A grieving mother has criticised
Tina Cooper, 49, campaigned for the road safety markings to be installed where her 25-year-old son Richard Hallett died in a low-speed collision with a van in Poundbury, Dorset.
Mrs Cooper was backed by her MP, Oliver Letwin, and a coroner who found the lack of markings had played a crucial part in the fatal crash.
Poundbury, near Dorchester, has been specifically designed by Prince Charles’ Duchy of Cornwall with winding streets and blind bends to calm traffic instead of conventional stop signs and give way markings.
Earlier this week the Duchy announced it was to break one of its design principles for Poundbury by painting yellow lines at the road junction – but Clarence House has since intervened.
A spokesman for Prince Charles said the markings were not necessary and they would not be installed.
Tina Cooper, 49, campaigned for the road safety markings to be installed where her son Richard Hallett died in a low speed collision with a van
The Duchy of Cornwall announced it was to break one of its design principles for Poundbury in Dorset by painting yellow lines at the road junction – but Clarence House intervened and a spokesman for Prince Charles said the markings were not necessary
Mrs Cooper claimed that the Duchy’s continuing aversion to road signage and markings demonstrated they put ‘the prettiness of the town’ above saving lives.
She said: ‘It is ridiculous. Parked cars on the junction where Richard crashed made sight lines hard and they know that full well.
‘The truth is Prince Charles doesn’t want road furniture because he doesn’t want Poundbury to look like other towns with road signs at junctions.
‘The Duchy feel if they agree to doing this at one junction they’ll have to do it at all the danger spots in Poundbury.
‘It’s them putting the prettiness of the town above saving lives.
Mrs Cooper claimed that the Duchy’s continuing aversion to road signage and markings demonstrated they put ‘the prettiness of the town’ above saving lives
Pictured: The roads around Poundbury in Dorset without road markings or road signage
‘I cry every day thinking of my son. I will not stop until changes are made because parts of Poundbury are a death trap.
‘I would not wish any other mother to go through what I’ve been through.’
On the Duchy website its states the ‘masterplan’ for Poundbury is to give pedestrians priority over cars with vehicles controlled without resorting to signage or traffic markings.
Mr Hallett was riding his motorcycle when he clipped the side of courier driver Andrew Bell’s Iveco van on September 14, 2018.
Mr Bell was looking for a customer and driving at low speed but when he arrived at a junction he found he had a poor line of sight.
On the Duchy website its states the ‘masterplan’ for Poundbury is to give pedestrians priority over cars with vehicles controlled without resorting to signage or traffic markings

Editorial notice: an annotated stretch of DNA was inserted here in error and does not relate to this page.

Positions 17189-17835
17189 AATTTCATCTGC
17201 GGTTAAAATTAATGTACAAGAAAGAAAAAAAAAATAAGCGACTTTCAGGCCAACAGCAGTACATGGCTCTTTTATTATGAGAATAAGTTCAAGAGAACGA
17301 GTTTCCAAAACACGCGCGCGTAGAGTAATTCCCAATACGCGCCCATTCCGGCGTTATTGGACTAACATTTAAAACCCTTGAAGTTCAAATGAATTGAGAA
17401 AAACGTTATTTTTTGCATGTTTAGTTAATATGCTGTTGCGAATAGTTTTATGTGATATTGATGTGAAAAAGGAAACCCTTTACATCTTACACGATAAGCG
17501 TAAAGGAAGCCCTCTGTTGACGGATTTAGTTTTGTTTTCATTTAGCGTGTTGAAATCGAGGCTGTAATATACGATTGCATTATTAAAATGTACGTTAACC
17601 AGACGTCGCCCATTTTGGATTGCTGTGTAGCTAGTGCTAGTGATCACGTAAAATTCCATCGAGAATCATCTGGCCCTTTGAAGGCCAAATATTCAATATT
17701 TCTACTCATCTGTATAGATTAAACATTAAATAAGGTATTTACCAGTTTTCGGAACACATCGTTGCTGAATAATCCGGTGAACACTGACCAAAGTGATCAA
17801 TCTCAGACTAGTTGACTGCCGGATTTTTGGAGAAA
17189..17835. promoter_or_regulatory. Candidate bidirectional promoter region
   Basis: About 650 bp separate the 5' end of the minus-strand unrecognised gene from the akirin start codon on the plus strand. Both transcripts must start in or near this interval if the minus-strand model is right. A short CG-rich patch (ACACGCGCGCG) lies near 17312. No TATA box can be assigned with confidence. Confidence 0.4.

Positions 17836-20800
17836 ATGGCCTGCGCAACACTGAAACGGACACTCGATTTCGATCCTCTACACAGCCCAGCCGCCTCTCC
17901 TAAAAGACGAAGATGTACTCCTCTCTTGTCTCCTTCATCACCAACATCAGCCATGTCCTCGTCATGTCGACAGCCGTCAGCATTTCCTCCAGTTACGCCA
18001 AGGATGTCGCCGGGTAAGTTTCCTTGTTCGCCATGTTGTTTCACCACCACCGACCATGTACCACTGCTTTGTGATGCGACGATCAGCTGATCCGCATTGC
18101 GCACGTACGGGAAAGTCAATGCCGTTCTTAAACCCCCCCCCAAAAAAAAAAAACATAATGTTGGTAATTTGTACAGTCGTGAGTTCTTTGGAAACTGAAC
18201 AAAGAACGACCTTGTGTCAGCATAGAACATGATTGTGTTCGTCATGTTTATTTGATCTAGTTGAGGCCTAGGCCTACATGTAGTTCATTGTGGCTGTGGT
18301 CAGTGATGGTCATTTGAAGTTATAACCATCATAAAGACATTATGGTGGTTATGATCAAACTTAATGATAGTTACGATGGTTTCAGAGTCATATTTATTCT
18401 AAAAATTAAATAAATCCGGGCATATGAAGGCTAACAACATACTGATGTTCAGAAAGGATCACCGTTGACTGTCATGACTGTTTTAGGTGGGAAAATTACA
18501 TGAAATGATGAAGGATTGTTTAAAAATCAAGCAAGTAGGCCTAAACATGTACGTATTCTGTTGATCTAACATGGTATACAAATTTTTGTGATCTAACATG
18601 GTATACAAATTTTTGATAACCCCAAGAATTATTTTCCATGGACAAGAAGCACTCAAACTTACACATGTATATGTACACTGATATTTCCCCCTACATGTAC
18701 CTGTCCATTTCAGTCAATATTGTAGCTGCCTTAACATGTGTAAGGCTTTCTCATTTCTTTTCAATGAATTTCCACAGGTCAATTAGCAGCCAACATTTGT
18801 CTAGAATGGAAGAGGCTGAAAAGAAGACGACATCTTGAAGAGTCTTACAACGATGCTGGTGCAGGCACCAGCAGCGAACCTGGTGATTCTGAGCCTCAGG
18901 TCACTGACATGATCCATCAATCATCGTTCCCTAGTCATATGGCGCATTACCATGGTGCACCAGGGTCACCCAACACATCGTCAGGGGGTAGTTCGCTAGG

Mr Bell was looking for a customer and driving at low speed but when he arrived at a junction he found he had a poor line of sight
As he pulled away he crashed with Mr Hallett who was thrown from his machine and suffered fatal head injuries.
Dorset Assistant Coroner Brendan Allen wrote to the Duchy of Cornwall following the inquest in June.
He wrote: ‘No vehicle would appear to have right of way, the risk of collision would appear to be increased. In my opinion urgent action should be taken to prevent future deaths and I believe you and/or your organisation have the power to take such action.’
Mrs Cooper has been joined by Mr Letwin, the MP for West Dorset, in calling for the roads of Poundbury to be ‘adopted’ by the local council so they can be made ‘safe’.
Presently, most of the roads are controlled by the landowner, the Duchy of Cornwall, which has no obligation to introduce road traffic safety measures.
Mr Letwin said: ‘I have talked to Tina and I think there is a problem with road safety in Poundbury, as is demonstrated with the tragic incident involving her son.
‘I agree with her view that the roads in Poundbury which have not been adopted by the council need to be and I’ve asked the council to look again at that to speed the process up so that we can make these roads as safe as possible.
An aerial view of the roads around Poundbury in Dorset pictured without road markings or road signage
‘They need to be adopted quickly and properly regulated.’
Earlier this year the Royal National Institute of Blind People, whose patron is the Queen, described a shared space scheme in a square in Poundbury that has no traffic lights, kerbs, road markings or crossing points as an accident waiting to happen.
A spokesman for the Duchy initially said they would put down the double yellow lines in light of the ‘strength of feeling’ expressed by Mr Hallett’s family.
They said: ‘The Duchy of Cornwall will work with Dorset Council to install double yellow lines on the approach to the junction to remind road users of the need to comply with the highway code.’
But an updated statement from Clarence House said the Duchy will no longer be installing yellow lines as there would be ‘no real benefit’ of doing so.
A spokesperson said: ‘Having investigated the matter further with the Highways Department of Dorset Council, it became clear the key reasons for this tragic accident were not related to the highway design and there would be no real benefit of installing double yellow lines.
‘We have therefore taken the decision not to go ahead.’
The Duchy has submitted a proposal to Dorset Council to install two parking bollards on each approach, set back from the junction, to deter cars from parking.
Using a design created by master planner Leon Krier, the Duchy of Cornwall began construction on Poundbury in 1993.
It is due for completion in 2025 when it will have a population of around 5,000 people in 2,500 homes.